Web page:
A Breath of Fresh Air

How I'm getting back out into the countryside whilst living with MS

Archive for the tag “canoing”

Hibernation

I’ve decided to place my blog into hibernation. I started it as I wanted to share the difference in outlook that our tandem had brought to my life, now that MS is part of it. I hope that I’ve been able to get across how it’s helped me, not only to get outside again, but to actively try to be out in as many different ways as possible. And not just to be outside but to be immersed in the countryside once more, to get muddy and rained on and to smell the grass in sheep-nibbled fields again.

enjoying a summer evening

enjoying a summer evening

I don’t want to become repetitive so I thought I’d take a break. I shall only be taking a break from writing the blog though – definitely not from having adventures! We shall continue to cycle, bumping along uneven paths, to track down more bird-watching haunts and to splash about in the canoe. I might even try something new again if something catches my eye. I know it would be worth my while.

by Hebden Water

by Hebden Water

In the meantime, I’ve loved hearing from other people who have tried out new ways of adventuring, be it by adapted cycle, tramper or horse riding.

a little damp on the Camel Trail!

a little damp on the Camel Trail!

We have a weekend away coming up with EMpowered people which I’m looking forward to. It will be good to mix with others who have similar tales to tell again, and to swap our experiences. There are many more Lakeland tarns to glide across and the wheelchair is getting used to being pushed along unlikely paths.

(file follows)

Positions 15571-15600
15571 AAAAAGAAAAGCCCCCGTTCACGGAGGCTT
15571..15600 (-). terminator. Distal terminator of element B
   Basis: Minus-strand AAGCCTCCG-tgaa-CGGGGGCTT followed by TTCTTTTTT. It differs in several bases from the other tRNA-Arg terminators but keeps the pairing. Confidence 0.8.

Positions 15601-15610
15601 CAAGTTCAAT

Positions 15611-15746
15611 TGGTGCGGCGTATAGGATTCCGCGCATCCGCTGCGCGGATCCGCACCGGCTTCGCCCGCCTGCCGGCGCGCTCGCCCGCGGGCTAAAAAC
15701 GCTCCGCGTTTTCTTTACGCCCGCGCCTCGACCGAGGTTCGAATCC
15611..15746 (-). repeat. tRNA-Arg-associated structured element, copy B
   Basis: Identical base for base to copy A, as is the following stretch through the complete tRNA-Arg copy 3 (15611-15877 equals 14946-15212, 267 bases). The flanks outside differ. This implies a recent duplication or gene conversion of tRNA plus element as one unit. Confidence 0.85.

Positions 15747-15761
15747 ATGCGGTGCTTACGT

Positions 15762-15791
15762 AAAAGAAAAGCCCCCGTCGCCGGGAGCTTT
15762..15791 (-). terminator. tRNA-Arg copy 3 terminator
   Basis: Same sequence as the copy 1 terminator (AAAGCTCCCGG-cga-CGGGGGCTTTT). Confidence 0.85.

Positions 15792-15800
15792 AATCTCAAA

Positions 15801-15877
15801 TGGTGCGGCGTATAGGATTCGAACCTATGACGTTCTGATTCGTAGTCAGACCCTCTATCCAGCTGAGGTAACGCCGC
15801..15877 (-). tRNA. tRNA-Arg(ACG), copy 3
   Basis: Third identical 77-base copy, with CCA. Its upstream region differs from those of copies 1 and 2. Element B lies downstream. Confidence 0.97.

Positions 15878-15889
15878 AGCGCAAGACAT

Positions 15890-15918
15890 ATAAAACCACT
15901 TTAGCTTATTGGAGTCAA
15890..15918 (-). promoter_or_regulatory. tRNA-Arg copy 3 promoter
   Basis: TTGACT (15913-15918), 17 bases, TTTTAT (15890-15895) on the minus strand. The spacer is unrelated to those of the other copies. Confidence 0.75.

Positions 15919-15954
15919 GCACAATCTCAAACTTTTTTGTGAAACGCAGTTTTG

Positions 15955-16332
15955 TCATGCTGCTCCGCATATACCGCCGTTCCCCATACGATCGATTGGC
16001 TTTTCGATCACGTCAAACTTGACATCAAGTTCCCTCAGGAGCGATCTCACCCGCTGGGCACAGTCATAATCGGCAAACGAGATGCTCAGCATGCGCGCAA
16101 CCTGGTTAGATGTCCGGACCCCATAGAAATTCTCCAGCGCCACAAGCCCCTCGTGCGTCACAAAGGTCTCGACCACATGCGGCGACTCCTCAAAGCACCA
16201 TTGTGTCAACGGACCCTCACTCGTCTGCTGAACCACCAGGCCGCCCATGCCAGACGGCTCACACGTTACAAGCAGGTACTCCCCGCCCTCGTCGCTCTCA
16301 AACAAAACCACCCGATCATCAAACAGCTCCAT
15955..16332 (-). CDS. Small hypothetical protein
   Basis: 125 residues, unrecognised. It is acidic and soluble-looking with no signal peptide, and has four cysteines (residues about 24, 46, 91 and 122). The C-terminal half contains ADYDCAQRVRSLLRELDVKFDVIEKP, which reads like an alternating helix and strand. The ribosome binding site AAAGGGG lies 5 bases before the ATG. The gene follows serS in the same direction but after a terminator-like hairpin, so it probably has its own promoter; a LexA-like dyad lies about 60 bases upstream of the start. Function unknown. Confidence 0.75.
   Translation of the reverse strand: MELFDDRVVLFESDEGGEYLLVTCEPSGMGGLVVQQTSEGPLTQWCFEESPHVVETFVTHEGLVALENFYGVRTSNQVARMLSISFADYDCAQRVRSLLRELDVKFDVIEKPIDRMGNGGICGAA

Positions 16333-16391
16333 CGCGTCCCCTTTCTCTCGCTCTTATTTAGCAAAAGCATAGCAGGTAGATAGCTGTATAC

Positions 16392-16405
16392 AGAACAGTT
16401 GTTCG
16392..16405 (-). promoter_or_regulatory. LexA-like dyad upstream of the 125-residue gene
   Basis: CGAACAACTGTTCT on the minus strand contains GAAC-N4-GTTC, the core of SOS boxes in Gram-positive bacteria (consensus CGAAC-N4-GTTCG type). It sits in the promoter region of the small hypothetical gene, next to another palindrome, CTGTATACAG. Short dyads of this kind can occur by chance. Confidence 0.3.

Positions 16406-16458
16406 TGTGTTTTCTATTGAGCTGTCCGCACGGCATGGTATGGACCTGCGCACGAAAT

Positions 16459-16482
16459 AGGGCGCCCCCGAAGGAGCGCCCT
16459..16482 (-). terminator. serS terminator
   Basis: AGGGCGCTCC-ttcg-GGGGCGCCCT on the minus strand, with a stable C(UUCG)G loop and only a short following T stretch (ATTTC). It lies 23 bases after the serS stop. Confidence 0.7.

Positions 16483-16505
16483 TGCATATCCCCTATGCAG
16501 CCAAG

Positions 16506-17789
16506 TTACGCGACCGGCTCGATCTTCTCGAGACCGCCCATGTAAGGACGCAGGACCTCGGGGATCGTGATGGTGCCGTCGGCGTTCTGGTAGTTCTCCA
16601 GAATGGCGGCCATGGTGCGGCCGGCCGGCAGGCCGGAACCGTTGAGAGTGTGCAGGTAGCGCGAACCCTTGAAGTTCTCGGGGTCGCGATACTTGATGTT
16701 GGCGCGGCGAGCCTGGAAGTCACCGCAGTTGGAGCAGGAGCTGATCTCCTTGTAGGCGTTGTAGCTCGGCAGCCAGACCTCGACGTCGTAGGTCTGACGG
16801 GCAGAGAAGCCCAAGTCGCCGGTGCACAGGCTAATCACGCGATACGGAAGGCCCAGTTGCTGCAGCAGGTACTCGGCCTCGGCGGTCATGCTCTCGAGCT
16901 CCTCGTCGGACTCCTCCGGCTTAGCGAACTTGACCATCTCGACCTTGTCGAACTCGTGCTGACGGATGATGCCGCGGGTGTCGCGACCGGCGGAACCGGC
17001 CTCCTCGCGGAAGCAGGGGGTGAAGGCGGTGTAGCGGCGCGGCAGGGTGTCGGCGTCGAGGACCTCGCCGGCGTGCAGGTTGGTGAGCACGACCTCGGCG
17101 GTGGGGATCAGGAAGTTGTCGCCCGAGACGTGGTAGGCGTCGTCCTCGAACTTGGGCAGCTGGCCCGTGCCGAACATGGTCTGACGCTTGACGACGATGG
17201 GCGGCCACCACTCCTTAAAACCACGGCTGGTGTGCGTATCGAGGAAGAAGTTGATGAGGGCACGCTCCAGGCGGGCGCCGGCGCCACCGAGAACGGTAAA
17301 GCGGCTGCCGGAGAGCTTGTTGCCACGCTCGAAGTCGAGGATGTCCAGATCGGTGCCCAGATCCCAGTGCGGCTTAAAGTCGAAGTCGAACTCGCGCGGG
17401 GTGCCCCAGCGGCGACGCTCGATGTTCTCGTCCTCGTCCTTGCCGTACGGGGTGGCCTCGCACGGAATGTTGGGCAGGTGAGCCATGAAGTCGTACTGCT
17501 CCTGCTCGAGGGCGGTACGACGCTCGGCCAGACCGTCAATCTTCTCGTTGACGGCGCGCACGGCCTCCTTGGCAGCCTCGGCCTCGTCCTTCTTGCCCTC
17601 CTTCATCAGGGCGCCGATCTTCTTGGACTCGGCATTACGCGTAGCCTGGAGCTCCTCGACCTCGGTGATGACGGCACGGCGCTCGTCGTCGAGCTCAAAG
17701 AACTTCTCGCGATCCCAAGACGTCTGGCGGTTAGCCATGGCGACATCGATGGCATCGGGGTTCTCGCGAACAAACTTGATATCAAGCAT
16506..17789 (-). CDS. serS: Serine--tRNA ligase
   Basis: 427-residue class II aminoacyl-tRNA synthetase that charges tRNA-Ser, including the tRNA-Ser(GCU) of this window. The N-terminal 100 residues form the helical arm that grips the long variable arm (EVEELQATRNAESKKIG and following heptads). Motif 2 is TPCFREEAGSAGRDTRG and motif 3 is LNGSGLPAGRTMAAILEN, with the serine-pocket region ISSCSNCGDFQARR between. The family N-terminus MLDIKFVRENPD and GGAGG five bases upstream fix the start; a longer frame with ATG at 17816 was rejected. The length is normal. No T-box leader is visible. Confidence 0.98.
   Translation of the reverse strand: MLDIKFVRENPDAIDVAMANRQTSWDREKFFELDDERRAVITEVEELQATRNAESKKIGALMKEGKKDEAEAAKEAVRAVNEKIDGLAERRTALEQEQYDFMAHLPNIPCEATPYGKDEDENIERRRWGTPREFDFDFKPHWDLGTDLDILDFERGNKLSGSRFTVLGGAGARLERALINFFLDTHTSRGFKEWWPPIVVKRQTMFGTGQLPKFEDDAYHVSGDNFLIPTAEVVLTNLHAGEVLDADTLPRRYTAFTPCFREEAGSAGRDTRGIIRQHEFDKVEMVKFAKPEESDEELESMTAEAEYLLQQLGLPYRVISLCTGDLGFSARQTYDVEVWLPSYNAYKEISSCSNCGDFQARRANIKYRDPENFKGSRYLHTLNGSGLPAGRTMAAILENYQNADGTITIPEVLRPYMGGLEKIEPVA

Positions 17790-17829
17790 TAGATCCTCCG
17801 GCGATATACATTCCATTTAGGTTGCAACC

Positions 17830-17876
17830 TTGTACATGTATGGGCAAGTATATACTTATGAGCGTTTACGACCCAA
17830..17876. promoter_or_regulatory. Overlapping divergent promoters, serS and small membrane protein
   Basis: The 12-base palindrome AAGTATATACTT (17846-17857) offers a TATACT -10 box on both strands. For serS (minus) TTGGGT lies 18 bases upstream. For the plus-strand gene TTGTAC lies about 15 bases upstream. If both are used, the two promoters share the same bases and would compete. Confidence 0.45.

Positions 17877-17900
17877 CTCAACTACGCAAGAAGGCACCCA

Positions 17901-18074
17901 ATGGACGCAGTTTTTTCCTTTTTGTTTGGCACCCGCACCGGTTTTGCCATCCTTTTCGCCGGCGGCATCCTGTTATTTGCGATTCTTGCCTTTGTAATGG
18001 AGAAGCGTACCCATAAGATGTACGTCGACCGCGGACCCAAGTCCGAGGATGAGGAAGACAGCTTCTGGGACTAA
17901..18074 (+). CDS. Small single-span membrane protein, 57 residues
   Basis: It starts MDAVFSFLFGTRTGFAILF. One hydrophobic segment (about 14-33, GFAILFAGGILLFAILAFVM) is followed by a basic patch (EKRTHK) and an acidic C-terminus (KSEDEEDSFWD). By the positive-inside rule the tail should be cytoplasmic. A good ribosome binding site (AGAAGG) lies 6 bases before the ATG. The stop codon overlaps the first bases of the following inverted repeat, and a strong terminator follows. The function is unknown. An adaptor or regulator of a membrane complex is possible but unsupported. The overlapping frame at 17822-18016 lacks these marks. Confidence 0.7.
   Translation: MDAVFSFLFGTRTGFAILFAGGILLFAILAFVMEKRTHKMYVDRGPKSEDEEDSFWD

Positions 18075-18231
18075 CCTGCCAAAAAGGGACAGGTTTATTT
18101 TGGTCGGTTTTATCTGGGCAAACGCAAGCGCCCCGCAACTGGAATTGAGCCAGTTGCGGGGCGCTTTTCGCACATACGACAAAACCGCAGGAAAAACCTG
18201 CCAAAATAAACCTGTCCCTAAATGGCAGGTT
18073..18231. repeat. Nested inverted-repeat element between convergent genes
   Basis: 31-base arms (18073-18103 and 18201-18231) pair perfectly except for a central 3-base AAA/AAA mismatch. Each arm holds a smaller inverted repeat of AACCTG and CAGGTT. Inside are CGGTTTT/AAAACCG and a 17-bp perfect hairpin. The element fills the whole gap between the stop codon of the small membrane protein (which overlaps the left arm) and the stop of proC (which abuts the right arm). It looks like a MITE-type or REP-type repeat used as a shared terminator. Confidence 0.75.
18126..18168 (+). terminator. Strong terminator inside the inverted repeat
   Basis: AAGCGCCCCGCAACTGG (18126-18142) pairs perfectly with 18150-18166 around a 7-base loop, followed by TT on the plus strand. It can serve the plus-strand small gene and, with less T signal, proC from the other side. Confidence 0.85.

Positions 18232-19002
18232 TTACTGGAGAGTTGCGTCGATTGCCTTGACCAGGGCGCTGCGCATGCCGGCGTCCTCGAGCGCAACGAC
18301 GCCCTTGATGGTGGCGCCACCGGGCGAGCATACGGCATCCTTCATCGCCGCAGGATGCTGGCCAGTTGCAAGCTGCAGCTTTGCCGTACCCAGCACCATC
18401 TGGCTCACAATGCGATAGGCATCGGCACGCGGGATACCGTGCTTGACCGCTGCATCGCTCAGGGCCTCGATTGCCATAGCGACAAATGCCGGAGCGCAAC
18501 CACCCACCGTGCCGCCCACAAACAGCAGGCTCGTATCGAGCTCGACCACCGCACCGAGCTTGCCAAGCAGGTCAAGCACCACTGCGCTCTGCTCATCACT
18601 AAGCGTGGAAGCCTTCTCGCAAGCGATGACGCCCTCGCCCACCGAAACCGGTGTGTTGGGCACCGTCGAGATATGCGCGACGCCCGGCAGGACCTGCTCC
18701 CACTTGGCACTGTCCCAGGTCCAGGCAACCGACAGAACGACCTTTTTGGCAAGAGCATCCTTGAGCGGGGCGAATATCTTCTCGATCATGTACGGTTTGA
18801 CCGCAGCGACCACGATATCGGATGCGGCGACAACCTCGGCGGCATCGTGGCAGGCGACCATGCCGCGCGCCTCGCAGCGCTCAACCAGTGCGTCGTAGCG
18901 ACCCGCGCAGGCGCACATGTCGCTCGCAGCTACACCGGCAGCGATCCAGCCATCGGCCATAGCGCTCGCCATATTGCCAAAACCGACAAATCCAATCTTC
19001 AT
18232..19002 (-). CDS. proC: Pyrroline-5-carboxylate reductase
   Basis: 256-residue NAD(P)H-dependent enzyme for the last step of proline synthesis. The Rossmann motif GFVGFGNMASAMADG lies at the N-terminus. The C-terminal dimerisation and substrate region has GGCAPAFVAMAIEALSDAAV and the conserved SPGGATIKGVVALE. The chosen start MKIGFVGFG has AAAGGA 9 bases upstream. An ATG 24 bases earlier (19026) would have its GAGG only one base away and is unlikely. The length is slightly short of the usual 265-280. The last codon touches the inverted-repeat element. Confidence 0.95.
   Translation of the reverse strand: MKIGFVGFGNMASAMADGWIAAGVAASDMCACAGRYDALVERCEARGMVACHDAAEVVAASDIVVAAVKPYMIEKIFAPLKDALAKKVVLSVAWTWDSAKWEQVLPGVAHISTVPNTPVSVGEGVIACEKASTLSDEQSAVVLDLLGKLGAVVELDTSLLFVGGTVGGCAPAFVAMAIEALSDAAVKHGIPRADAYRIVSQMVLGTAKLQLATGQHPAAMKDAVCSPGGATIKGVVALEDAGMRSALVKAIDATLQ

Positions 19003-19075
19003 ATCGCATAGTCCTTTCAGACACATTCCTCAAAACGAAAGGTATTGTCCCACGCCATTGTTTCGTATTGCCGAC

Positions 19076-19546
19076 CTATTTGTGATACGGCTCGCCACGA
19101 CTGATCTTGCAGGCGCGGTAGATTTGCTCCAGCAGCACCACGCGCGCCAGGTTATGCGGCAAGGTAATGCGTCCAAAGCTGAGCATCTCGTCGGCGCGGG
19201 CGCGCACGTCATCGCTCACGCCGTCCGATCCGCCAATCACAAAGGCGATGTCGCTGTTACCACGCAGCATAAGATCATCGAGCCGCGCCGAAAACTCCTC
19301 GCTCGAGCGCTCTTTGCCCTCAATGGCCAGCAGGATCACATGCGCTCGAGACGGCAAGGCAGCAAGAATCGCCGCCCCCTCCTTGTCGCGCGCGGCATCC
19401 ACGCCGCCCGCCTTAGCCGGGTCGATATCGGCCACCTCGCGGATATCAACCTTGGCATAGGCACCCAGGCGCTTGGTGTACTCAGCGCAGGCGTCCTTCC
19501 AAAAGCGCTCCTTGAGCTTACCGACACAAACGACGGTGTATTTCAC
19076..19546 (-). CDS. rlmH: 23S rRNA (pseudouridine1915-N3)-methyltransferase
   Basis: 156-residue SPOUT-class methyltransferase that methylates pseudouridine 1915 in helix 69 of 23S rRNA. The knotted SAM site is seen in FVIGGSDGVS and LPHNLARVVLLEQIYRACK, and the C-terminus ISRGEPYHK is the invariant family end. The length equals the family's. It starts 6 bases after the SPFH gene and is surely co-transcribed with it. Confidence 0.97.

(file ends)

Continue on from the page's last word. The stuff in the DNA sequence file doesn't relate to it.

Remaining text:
muddy Pennine paths

muddy Pennine paths

Then there’s the Paralympics coming up soon, and when I start to feel a little bit inadequate in the face of their superhuman efforts, I can remind myself of just what I am achieving. Just as the Olympics inspire people to try something out, the Paralympics remind me that I have adapted my life to get out there and do something – there will be no hibernating for me!

tandem happy amongst the sheep

tandem happy amongst the sheep

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Brrr! Easter!

Waterhead, Windermere

Waterhead, Windermere

We spent a couple of days visiting my parents in the Lake District over Easter so, regardless of the stiff 15 mph breeze whipping across the lake, we decided that it was time that the canoe had its first outing of the year.